Indian Games, Dances & Native Songs - online book

Native American Ceremonials, Sports, and Songs with Sheet Music, Lyrics & Commentary

Home Main Menu Singing & Playing Order & Order Info Support Search Voucher Codes



Share page  Visit Us On FB

Previous Contents Next
66               INDIAN GAMES AND DANCES
wings. No sooner suggested than done. Two pieces of leather taken from the drumhead were cut into shape and attached to the legs of one of the small animals, and thus originated the bat. The ball was now tossed up and the bat was told to catch it, and his expertness in dodging and circling about, keeping the ball constantly in motion and never allowing it to fall to the ground, soon convinced the birds that they had gained a most valuable ally. They next turned their attention to the other little creature; and now behold a worse difficulty! All their leather had been used in making wings for the bat and there was no time to send for more. In this dilemma it was suggested that perhaps wings might be made by stretching out the skin of the animal itself. So two large birds seized him from opposite sides with their strong bills, and by tugging and pulling at his fur for several minutes succeeded in stretching the skin between the fore and hind feet until at last the thing was done, and there was the flying squirrel. Then the bird captain, to try him, threw up the ball, when the flying squirrel, with a graceful bound, sprang off the limb and, catching it in his teeth, carried it through the air to another tree-top a hundred feet away.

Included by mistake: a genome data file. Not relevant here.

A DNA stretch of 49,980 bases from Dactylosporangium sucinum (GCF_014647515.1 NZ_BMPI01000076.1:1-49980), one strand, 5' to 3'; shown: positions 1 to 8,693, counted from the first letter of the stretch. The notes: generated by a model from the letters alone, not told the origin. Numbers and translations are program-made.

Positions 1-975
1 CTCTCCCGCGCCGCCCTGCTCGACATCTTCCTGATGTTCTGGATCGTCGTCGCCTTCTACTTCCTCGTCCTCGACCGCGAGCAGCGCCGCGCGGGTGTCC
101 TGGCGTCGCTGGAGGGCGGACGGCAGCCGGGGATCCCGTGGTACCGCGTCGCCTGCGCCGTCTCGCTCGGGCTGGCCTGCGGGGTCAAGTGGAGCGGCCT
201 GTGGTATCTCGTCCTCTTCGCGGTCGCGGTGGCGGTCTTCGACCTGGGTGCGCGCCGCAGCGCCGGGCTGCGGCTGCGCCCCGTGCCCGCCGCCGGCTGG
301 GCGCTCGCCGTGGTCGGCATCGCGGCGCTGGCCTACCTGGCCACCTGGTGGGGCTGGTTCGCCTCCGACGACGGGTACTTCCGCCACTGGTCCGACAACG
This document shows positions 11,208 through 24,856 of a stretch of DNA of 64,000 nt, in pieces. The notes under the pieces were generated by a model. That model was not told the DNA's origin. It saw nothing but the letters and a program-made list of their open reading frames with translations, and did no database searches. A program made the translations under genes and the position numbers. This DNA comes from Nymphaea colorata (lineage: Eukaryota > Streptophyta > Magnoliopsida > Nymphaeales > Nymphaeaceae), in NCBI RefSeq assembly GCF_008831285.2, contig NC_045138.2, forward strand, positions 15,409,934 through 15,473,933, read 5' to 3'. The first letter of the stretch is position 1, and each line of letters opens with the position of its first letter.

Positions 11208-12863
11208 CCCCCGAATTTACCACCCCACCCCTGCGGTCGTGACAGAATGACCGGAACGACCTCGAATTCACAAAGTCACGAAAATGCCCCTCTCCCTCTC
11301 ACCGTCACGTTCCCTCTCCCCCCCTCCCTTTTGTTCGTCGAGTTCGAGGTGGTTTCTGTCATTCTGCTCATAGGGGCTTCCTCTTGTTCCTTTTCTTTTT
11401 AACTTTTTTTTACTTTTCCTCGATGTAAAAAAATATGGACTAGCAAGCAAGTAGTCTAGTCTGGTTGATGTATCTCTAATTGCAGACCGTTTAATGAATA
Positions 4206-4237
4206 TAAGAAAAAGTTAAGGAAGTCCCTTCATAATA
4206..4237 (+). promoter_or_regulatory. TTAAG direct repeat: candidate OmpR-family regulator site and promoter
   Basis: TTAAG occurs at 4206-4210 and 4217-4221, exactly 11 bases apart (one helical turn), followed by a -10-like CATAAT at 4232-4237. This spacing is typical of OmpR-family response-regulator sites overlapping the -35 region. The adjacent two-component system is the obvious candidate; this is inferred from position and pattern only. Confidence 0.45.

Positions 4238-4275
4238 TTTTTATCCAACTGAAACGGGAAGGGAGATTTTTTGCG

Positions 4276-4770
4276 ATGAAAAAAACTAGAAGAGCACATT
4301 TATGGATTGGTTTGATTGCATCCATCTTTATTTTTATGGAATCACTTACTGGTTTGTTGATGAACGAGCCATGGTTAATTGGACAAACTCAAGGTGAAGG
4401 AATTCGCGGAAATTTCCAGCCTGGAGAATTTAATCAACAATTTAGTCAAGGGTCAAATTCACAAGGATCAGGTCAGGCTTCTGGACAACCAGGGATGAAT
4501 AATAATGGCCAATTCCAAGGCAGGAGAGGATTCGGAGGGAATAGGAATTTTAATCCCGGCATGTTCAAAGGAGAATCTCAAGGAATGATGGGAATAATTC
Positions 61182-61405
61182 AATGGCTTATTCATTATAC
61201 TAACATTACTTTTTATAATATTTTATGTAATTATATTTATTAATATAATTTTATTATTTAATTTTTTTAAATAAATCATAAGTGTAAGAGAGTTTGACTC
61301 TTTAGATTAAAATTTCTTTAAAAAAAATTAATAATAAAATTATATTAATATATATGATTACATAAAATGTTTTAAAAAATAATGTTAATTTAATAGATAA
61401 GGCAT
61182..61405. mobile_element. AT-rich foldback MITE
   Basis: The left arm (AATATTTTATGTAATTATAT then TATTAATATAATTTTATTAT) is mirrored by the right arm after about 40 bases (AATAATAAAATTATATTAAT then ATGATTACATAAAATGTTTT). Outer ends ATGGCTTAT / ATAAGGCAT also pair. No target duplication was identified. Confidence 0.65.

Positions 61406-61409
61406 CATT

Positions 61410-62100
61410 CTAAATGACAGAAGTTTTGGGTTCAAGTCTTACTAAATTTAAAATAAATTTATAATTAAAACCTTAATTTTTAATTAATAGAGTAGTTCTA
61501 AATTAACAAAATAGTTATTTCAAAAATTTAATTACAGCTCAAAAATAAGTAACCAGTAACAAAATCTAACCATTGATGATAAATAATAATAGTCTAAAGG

" When all was ready the game began, but at the very outset the flying squirrel caught the ball and carried it up a tree, then threw it to the birds, who kept it in the air for some time, when it dropped; but just before it reached the ground the bat seized it, and by his dodging and doubling kept it out of the way of even the swiftest of the animals until he finally threw it in at the goal, and thus won the victory for the birds."
Previous Contents Next








E-Book - An Annotated Compendium of Old Time American Songs by James Alverson III